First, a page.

The Problem With The Pontiac G8 El CaminoS

We love the idea of the 2010 Pontiac G8 El Camino, this much goes without saying, but there's been a lot of hemming and hawing about the long term viability of the product from a business perspective. Motor City Blog Man Todd Lassa has a theory on the General's strategy and it kind of makes sense to us. Remember when we all went a little batty at the prospect of a G8 Wagon and then it got canned — kind of? Well Todd got to thinking about the wagon and the El Camino, and mixed in a little marketing strategy from GM's cross town rivals at Ford and came up with an idea:

What if the G8 El Camino was simply a Pontiac G8 variant, like Mustangs Bullitt and the California Special? Albeit on a more complex, but still platform produced scale. GM let everybody who wants one get a copy during a couple years of production, then phase it out when demand falls only to introduce a new variant — the G8 wagon. We see this as a brilliant theory, but we have some ideas to add here.

We can see the market for truck-cars going one of two ways, the direction Lassa points at — a complete niche for enthusiast buyers, or, breaking out like gangbusters. Why would we say that? Because of the economy. It's no secret the housing market is taking a dirt nap, some markets have seen a decline in home values as high as 20% in the last year. GM knows housing sales are the biggest indicator of light truck sales trends, and the sharp decline in that segment across the board in the last two quarters backs that up. The midsize trucks currently in place are as large as full size trucks two decades ago, and their fuel economy credentials are slipping badly. With gas prices on the rise, and environmental consciousness coming into vogue, there's a possibility, though admittedly small, that GM may actually be first to market with a hot new segment, efficient trucks.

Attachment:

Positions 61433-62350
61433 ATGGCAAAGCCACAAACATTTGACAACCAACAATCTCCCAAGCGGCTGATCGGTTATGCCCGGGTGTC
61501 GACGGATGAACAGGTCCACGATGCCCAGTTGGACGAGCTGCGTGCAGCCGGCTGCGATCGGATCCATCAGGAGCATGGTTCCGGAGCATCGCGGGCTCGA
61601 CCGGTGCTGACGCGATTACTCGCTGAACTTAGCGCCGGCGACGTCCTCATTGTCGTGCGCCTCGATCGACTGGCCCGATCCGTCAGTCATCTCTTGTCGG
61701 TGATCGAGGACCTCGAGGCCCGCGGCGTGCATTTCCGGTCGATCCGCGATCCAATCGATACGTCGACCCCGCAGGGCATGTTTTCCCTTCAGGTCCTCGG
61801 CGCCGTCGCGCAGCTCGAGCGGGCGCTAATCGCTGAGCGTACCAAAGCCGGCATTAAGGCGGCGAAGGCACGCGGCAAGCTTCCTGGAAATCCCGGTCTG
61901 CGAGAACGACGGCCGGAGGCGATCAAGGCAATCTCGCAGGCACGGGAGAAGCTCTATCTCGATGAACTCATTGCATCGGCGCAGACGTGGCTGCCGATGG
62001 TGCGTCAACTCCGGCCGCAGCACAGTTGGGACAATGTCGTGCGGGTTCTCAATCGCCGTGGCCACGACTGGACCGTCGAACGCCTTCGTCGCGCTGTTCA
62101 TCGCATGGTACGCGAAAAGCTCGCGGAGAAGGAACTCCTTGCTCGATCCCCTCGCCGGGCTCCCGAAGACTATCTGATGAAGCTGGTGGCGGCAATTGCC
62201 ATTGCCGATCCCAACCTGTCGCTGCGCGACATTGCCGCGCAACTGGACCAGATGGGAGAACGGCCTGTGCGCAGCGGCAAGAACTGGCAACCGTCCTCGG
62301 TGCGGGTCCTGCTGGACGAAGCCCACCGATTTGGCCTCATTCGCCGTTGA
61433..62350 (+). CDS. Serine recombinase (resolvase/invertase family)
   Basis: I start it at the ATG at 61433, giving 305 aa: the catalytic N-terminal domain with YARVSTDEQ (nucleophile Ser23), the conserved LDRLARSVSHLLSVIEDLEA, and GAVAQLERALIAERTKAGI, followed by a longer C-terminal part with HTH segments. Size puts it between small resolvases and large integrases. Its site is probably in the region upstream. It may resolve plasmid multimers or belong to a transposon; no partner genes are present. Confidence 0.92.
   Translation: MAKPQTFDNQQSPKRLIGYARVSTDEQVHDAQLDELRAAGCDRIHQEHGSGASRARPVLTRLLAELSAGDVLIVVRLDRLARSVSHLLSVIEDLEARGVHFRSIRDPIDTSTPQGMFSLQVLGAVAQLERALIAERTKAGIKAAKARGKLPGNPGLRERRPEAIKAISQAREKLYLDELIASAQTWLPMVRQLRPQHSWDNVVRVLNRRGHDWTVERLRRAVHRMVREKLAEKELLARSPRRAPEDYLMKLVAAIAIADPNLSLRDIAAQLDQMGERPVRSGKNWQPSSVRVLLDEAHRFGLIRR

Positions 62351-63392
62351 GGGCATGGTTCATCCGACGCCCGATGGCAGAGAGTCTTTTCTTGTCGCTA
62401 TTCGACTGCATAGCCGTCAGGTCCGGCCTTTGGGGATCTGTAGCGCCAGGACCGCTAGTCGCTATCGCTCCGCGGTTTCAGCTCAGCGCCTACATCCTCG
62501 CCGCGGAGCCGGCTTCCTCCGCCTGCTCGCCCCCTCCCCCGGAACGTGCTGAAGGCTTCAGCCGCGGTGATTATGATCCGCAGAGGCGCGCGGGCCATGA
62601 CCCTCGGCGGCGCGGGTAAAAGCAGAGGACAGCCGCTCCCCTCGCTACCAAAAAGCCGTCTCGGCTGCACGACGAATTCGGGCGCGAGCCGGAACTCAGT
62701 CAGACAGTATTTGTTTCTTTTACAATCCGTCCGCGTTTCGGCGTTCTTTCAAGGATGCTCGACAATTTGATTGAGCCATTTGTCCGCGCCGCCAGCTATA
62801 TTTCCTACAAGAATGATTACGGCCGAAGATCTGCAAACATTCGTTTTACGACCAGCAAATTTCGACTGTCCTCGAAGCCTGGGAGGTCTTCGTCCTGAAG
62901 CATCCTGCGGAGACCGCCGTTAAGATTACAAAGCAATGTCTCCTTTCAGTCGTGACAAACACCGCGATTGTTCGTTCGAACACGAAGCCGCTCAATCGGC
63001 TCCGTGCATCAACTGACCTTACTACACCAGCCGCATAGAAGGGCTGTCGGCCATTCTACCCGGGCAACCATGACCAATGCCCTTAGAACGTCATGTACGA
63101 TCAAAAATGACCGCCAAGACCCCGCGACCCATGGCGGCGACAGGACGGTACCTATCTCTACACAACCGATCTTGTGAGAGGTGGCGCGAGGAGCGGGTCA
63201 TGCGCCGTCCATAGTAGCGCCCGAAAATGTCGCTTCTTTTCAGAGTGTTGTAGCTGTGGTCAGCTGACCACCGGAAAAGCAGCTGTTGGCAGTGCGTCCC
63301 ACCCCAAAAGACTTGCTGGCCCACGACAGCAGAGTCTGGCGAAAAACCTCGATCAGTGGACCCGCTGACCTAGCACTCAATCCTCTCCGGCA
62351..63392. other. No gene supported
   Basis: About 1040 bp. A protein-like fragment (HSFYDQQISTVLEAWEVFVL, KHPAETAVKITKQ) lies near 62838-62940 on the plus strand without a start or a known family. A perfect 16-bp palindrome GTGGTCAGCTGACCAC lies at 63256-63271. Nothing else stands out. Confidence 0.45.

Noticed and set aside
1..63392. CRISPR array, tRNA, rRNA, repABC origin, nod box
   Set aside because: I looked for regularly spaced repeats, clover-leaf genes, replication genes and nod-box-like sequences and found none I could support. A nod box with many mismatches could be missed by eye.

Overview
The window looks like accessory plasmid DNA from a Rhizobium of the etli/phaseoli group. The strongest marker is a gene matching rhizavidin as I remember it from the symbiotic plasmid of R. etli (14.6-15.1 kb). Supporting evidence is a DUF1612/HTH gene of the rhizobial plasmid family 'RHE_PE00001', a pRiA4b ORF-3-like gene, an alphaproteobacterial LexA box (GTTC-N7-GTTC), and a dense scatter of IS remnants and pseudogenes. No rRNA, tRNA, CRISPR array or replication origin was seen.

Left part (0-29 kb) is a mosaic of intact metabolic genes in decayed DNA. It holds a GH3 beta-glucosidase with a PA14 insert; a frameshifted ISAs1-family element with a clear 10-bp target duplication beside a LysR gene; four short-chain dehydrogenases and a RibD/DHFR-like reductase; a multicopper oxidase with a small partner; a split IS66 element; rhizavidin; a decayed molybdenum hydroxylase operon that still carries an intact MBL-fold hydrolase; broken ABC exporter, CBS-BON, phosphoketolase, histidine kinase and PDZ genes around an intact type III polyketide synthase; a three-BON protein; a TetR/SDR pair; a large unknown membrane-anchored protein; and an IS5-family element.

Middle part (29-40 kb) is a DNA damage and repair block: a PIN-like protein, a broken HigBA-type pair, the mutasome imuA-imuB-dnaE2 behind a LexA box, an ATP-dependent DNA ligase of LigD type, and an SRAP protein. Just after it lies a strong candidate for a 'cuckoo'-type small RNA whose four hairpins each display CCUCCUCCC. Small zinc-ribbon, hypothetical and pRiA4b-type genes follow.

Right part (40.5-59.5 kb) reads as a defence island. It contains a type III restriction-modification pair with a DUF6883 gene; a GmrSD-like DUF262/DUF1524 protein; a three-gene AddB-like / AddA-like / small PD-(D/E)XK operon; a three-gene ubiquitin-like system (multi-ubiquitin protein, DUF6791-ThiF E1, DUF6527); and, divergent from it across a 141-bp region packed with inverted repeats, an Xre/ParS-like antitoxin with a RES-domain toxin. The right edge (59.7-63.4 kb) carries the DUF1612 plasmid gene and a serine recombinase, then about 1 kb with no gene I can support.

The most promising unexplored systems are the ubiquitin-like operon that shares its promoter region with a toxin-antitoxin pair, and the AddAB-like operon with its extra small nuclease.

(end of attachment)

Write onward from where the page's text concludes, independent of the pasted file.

Certainly the current iteration with it's 361 HP V8 is not fuel sipper, but we're betting the V6 already for sale in Australia would be an easy option to incorporate if demand was there. Heck, the Solstice sourced Ecotec 4 cylinder would probably fit nicely in that car. So say what you will about GM's Pontiac G8 sport truck, you may feel that it's folly, but people have to haul stuff regardless of the price of gas, and GM knows this too. So in the end, GM can show it's enthusiasts the love as well as take the option to capitalize on a market should the opportunity arise. [Trends of the Motor Variety]